White Rock artist Marilyn Dyer featured in SAG show

Dyer and Vancouver sculptor Gailan Ngan team for Delineations exhibit

An animated Gordie Hogg introduces his ‘Community Connections’ videos. (YouTube screenshot)
Community Connections: Gordie Hogg speaks with Gwenne Farrell

Former mayor, MP began posting conversations on YouTube in June

A vial of AstraZeneca vaccine is seen at a mass COVID-19 vaccination clinic in Calgary, Alta., Thursday, April 22, 2021. Dr. Ben Chan remembers hearing the preliminary reports back in March of blood clots appearing in a handful of European recipients of the Oxford-AstraZeneca COVID-19 vaccine. THE CANADIAN PRESS/Jeff McIntosh
Science on COVID, VITT constantly changing: A look at how doctors keep up

While VITT can represent challenges as a novel disorder, blood clots themselves are not new

Police tape is shown in Toronto Tuesday, May 2, 2017. Statistics Canada says the country's crime rate ticked up again in 2018, for a fourth year in a row, though it was still lower than it was a decade ago. THE CANADIAN PRESS/Graeme Roy
CRIME STOPPERS: ‘Most wanted’ for the week of May 16

Crime Stoppers’ weekly list based on information provided by police investigators

Poached trees that were taken recently on Vancouver Island in the Mount Prevost area near Cowichan, B.C. are shown on Sunday, May 10, 2021. Big trees, small trees, dead trees, softwoods and hardwoods have all become valuable targets of tree poachers in British Columbia as timber prices hit record levels. THE CANADIAN PRESS/Jen Osborne.
Tree poaching from public forests increasing in B.C. as lumber hits record prices

Prices for B.C. softwood lumber reached $1,600 for 1,000 board feet compared with about $300 a year ago

Cannabis bought in British Columbia (Ashley Wadhwani/Black Press Media)
Is it time to start thinking about greener ways to package cannabis?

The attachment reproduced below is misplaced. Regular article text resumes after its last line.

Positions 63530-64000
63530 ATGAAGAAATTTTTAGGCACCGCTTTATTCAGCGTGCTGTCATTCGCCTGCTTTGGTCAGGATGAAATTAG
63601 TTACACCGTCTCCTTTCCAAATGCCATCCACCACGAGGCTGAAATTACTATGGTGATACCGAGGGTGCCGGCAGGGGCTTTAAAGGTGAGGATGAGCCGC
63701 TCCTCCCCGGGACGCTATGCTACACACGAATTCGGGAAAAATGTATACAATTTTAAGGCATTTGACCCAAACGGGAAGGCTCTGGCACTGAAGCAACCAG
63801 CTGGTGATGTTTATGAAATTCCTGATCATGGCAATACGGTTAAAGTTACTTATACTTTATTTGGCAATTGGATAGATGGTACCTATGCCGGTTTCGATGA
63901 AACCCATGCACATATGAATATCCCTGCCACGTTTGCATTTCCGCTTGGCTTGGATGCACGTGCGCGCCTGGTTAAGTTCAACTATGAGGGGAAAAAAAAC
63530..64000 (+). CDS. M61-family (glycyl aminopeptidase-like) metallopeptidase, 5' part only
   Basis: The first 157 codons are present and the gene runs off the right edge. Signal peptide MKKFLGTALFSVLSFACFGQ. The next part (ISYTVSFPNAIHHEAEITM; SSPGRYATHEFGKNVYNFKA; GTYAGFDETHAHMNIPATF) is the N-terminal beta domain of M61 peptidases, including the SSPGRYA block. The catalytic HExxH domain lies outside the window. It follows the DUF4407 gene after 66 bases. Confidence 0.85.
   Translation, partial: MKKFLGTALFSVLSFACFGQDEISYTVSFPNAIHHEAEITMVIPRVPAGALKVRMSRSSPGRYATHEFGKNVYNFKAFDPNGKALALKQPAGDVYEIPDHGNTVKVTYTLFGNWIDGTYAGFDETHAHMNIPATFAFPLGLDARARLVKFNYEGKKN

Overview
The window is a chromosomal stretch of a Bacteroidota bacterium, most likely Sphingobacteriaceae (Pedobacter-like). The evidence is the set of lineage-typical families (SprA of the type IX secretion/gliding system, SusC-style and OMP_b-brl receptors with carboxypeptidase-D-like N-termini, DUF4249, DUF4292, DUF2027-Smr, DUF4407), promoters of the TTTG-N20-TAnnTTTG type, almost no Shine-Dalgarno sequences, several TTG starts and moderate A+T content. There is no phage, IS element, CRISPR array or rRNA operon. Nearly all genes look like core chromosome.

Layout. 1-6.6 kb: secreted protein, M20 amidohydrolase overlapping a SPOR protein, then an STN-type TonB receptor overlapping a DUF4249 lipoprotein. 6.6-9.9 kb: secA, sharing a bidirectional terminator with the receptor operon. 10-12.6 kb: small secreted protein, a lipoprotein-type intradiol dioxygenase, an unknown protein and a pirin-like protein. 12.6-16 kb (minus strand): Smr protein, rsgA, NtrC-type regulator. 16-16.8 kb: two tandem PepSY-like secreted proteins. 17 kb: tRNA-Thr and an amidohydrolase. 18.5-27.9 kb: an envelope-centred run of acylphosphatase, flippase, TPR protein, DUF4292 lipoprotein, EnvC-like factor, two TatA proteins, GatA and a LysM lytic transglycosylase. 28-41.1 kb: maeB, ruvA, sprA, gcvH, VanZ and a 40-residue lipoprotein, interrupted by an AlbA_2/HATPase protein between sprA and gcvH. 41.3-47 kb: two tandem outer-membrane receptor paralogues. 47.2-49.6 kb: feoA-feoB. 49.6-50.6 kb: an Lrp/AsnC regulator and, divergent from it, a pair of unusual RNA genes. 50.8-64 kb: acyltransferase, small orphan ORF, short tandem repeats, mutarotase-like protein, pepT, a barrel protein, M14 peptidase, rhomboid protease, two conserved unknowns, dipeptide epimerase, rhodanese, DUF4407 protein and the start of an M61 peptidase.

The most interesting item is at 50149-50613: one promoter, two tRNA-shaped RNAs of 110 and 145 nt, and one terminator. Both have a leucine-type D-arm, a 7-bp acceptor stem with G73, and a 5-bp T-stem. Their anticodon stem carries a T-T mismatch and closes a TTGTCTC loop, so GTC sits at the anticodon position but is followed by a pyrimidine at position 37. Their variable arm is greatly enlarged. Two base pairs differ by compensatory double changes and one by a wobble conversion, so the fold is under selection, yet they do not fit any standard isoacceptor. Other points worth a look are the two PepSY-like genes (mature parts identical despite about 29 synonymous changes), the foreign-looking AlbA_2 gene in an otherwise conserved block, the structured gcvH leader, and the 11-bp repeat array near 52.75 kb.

Packaging suppliers are still figuring eco-friendly and affordable packaging options that fit the mandates of Cannabis Regulations

The warm weather means time for a camping trip, or at least an excursion into nature. How much do you know about camps and camping-related facts? (John Arendt - Summerland Review)
QUIZ: Are you ready to go camping?

How many camp and camping-related questions can you answer?

On Friday, May 14 at Meadow Gardens Golf Club in Pitt Meadows, Michael Caan joined a very elite club of golfers who have shot under 60 (Instagram)
Crowds at English Bay were blasted with a large beam of light from an RCMP Air-1 helicopter on Friday, May 14. THE CANADIAN PRESS/Marc Grandmaison
Police enlist RCMP helicopter to disperse thousands crowded on Vancouver beach

On Friday night, police were witness to ‘several thousand people staying well into the evening’

People shop in Chinatown in Vancouver on Friday, February 5, 2021. THE CANADIAN PRESS/Jonathan Hayward
Vancouver community leaders call for action following 717% rise in anti-Asian hate crimes

‘The alarming rise of anti-Asian hate in Canada and south of the border shows Asians have not been fully accepted in North America,’ says Carol Lee

Most Read